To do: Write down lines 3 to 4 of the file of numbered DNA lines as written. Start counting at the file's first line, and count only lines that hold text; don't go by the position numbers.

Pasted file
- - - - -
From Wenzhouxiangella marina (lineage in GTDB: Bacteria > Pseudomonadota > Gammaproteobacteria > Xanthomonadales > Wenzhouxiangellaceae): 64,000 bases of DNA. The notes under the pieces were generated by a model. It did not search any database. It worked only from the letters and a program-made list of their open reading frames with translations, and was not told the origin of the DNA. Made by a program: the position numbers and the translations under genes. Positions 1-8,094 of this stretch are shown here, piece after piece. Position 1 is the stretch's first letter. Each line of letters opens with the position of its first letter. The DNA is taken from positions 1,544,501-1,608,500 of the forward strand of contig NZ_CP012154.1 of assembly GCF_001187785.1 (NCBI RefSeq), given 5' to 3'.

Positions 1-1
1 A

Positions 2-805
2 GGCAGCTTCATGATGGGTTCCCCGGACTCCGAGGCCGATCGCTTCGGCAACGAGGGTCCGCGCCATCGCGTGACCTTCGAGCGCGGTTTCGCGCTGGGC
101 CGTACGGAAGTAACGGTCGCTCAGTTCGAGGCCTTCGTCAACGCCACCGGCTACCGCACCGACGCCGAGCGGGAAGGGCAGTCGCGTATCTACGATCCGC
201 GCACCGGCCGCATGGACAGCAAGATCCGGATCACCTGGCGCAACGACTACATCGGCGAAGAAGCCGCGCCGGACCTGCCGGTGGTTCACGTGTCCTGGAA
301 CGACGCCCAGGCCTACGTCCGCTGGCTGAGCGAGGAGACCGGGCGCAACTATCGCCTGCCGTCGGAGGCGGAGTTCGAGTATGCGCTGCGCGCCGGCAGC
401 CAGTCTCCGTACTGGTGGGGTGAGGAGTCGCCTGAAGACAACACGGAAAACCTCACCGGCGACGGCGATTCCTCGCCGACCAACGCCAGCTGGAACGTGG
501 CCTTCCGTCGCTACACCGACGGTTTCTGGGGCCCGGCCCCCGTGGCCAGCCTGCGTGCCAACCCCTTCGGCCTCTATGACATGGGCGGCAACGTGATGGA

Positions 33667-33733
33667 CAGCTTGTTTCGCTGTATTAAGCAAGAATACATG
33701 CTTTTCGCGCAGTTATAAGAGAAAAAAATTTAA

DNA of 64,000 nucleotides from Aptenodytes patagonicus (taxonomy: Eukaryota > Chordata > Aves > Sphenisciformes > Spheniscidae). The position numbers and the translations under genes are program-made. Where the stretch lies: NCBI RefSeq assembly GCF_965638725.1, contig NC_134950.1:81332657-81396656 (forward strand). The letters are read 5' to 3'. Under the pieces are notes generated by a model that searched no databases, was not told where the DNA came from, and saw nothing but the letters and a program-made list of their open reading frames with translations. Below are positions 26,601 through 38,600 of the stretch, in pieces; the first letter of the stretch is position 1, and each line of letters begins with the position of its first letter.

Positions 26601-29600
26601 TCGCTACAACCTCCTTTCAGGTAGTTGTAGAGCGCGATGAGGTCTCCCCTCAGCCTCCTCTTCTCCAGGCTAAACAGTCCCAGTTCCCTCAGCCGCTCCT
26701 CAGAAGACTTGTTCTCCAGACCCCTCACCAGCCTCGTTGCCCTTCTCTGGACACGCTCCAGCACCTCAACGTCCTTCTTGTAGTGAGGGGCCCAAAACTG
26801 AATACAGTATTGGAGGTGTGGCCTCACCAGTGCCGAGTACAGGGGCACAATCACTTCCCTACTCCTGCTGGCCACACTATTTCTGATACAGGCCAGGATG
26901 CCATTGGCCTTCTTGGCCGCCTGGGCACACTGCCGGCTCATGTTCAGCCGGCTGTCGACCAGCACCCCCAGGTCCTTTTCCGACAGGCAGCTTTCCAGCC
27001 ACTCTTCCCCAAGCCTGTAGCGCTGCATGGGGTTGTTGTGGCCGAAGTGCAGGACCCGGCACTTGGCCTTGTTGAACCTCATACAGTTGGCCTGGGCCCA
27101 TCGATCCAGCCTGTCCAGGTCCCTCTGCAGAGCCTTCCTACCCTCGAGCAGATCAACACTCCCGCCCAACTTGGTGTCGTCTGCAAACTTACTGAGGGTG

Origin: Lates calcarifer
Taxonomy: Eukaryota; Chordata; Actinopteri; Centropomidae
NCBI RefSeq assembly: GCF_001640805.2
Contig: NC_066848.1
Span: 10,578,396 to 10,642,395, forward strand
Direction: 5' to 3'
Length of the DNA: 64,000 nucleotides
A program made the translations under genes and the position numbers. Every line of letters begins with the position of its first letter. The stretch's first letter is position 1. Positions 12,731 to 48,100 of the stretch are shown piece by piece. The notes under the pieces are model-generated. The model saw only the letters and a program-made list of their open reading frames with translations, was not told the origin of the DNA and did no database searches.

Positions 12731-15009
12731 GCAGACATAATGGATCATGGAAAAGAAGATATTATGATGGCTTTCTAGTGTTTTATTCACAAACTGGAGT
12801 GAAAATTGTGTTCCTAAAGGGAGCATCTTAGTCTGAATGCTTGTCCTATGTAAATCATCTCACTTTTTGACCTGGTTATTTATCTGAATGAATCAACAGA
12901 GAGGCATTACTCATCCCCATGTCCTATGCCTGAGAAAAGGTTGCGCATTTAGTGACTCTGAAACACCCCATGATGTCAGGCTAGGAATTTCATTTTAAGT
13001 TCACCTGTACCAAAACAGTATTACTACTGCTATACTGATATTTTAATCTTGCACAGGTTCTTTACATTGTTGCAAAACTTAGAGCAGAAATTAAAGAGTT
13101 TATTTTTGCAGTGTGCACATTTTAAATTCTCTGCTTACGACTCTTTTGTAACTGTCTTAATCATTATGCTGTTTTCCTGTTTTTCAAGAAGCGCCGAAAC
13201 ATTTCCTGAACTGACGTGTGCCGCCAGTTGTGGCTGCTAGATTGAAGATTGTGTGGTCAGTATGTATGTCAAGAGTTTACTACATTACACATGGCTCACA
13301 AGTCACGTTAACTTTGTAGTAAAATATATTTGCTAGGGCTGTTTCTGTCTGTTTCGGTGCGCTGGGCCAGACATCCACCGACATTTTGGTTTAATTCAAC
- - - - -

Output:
1 A

Positions 2-805